South Africa's most distinctive wine variety is Pinotage, a fruity dark red that's a new experience for most visitors. Other popular varietals include Chenin blanc, Colombard, Cabernet sauvignon, and Shiraz.

Where to stay & how to get around

Hotels along the coast in Cape Town

Stay in Cape Town

“Cape Town offers world-class accommodations such as the Waterfront Hotel, the Commodore Hotel, and the Table Bay Hotel,” Page says. He also highly recommends the Twelve Apostles Hotel & Spa to the south of the city along the road down the Cape Peninsula, which overlooks the Atlantic.

The South African city of Johannesburg at night

Stay in Johannesburg

In Johannesburg, meanwhile, your options include the Saxon Hotel, Villas & Spas—which, notably, once served as a home-away-from-home for none other than Nelson Mandela—as well as Fairlawns Boutique Hotel & Spa and the Four Seasons Hotel The Westcliff.

A small propeller plane takes off in South Africa

Getting around South Africa

In terms of transportation, Page notes that most of the major hotels offer shuttle services as well as concierge-directed private drivers. You can also take various bus tours headed for the Cape Winelands and beyond.

A typical South African itinerary might look something like this, Page says: “Most people will come into, say, Johannesburg, work their way down with a connecting flight to Cape Town. They’ll spend maybe three or four or five days in Cape Town viewing the beaches, the city, the tip of the peninsula, the Winelands, and then come back up to Johannesburg and catch a small plane into Kruger National Park.”

Other destinations to add to your trip

A truck crossing sand dunes in the Namib Desert on Nambia's Atlantic coast

Safari excursions & coastal deserts in Namibia & Botswana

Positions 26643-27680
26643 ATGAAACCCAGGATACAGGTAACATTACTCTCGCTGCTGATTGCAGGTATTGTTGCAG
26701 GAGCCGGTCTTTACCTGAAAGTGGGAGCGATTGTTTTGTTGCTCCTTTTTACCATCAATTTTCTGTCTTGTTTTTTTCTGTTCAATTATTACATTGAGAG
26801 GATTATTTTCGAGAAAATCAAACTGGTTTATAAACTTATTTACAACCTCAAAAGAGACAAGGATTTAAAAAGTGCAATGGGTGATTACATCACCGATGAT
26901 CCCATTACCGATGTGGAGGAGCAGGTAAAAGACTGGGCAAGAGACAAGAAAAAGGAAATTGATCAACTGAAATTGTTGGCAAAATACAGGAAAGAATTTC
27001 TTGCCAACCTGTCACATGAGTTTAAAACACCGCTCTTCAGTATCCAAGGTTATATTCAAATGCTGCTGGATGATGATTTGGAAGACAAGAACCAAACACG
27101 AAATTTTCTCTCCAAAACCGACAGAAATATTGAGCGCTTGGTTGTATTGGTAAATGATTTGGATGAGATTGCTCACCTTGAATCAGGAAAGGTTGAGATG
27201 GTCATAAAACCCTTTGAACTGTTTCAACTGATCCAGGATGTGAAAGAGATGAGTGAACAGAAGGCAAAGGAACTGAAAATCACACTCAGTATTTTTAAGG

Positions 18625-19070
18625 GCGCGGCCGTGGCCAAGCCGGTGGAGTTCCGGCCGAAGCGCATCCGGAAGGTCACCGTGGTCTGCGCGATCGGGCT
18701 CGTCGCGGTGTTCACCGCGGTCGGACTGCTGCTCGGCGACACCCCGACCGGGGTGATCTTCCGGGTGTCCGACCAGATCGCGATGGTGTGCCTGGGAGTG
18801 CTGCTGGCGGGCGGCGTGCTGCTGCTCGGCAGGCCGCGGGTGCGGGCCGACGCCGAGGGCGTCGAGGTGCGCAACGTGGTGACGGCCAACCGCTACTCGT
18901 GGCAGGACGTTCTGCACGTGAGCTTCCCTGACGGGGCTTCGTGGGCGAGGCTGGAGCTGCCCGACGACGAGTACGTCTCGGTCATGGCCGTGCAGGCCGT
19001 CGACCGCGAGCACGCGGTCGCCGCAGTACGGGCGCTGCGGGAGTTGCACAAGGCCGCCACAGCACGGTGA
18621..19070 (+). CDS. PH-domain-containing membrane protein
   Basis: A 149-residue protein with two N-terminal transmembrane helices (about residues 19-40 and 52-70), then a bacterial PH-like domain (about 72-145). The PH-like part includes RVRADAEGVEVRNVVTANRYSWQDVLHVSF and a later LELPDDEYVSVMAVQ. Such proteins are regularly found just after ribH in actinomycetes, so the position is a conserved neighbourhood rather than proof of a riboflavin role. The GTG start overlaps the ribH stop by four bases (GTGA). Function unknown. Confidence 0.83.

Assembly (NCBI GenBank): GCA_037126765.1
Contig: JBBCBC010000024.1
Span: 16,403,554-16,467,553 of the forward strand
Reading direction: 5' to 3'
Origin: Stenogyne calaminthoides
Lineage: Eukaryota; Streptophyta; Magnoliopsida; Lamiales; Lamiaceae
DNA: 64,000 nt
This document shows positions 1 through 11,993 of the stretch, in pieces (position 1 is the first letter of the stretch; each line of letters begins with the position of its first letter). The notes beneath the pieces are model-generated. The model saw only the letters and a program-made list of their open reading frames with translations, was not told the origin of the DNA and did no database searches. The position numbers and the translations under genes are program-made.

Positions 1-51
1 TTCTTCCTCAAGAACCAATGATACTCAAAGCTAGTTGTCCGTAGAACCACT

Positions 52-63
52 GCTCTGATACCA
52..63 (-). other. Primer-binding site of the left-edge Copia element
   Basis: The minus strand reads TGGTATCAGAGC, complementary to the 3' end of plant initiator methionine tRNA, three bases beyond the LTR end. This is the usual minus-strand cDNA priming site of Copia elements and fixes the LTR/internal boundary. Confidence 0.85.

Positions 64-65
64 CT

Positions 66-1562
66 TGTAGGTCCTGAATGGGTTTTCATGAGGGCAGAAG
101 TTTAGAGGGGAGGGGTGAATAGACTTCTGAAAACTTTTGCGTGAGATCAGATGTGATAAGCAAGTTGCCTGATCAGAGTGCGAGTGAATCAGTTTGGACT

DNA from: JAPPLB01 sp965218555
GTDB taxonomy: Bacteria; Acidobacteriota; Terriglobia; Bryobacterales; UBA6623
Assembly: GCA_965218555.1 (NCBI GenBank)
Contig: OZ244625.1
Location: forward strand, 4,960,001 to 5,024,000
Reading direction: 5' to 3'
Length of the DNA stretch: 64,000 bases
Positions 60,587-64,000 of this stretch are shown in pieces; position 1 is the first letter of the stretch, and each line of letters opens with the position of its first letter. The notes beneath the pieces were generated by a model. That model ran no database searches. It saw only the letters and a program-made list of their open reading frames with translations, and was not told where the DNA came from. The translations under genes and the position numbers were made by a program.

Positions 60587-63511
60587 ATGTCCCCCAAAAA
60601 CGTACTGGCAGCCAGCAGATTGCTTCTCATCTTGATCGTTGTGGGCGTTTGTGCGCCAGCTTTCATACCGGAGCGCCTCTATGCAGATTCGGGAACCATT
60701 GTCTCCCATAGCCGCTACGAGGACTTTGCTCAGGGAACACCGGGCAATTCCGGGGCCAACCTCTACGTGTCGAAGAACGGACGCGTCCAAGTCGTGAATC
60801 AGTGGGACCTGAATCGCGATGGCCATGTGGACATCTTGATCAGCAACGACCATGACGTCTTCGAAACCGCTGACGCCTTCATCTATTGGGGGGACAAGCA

From South Africa, you might consider making forays into the neighboring countries of Namibia and Botswana, home to such celebrated safari destinations as Etosha National Park (Namibia) and the Okavango Delta and Central Kalahari Game Reserve (Botswana), plus the Kgalagadi Transfrontier Park sprawling across the Botswana/South Africa borders and the extraordinary Skeleton Coast of Namibia’s Namib Desert oceanfront.


Ready to explore South Africa?

Cruising is a great way to see South Africa, and booking your cruise with AAA is a great way to get discounts, onboard spending credits, exclusive cruise specials, and more. AAA's online booking engine lets you search by price, cruise duration, ports of call, cruise line, and even specific cruise ships. Explore what each South Africa cruise has to offer, and find the perfect one for you.

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AAA can help put together the right trip for you

Navigating all the options is no small task when considering a trip to South Africa. A travel advisor can help find the itinerary that's right for you, whatever your culinary, historical, artistic, and leisure goals. Get a AAA Travel Advisor's help planning your personalized South Africa adventure by calling our dedicated travel advisor phone line, submitting a request for assistance online, or finding a AAA branch near you.